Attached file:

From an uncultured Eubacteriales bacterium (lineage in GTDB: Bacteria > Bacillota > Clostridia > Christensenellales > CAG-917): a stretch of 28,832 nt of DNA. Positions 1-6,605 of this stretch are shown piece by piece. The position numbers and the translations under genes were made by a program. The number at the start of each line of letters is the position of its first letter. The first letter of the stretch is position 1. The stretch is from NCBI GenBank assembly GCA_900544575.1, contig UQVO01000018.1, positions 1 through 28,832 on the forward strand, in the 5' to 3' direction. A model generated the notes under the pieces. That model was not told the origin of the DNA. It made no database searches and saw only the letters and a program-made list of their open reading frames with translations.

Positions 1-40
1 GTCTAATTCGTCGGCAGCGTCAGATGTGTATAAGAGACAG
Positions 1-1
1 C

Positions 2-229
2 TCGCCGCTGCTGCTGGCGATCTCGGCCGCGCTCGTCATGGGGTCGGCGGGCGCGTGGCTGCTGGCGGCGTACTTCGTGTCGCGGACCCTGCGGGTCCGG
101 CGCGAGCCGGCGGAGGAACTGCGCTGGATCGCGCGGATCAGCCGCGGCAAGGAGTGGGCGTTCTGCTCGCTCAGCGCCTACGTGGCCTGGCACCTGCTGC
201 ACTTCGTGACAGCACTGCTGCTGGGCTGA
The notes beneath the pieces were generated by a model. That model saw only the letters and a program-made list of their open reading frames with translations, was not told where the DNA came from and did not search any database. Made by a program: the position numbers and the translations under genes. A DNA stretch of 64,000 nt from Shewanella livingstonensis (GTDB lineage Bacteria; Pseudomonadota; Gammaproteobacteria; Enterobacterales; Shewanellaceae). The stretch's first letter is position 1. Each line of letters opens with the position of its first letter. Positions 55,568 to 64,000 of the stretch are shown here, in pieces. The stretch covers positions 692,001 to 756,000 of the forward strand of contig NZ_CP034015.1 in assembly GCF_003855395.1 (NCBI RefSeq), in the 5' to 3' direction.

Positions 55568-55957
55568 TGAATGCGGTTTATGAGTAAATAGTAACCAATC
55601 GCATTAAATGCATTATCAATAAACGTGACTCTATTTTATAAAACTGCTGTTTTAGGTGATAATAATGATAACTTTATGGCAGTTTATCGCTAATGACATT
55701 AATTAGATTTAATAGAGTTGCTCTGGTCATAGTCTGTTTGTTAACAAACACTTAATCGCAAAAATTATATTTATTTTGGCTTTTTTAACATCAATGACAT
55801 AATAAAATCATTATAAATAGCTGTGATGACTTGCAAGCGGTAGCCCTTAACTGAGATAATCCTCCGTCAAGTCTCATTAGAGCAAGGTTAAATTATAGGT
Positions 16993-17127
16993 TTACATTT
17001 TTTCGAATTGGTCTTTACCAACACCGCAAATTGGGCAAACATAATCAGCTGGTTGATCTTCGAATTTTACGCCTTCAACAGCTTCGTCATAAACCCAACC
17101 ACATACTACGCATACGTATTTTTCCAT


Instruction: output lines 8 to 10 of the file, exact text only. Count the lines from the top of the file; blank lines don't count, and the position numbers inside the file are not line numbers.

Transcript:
101 CGCGAGCCGGCGGAGGAACTGCGCTGGATCGCGCGGATCAGCCGCGGCAAGGAGTGGGCGTTCTGCTCGCTCAGCGCCTACGTGGCCTGGCACCTGCTGC
201 ACTTCGTGACAGCACTGCTGCTGGGCTGA
The notes beneath the pieces were generated by a model. That model saw only the letters and a program-made list of their open reading frames with translations, was not told where the DNA came from and did not search any database. Made by a program: the position numbers and the translations under genes. A DNA stretch of 64,000 nt from Shewanella livingstonensis (GTDB lineage Bacteria; Pseudomonadota; Gammaproteobacteria; Enterobacterales; Shewanellaceae). The stretch's first letter is position 1. Each line of letters opens with the position of its first letter. Positions 55,568 to 64,000 of the stretch are shown here, in pieces. The stretch covers positions 692,001 to 756,000 of the forward strand of contig NZ_CP034015.1 in assembly GCF_003855395.1 (NCBI RefSeq), in the 5' to 3' direction.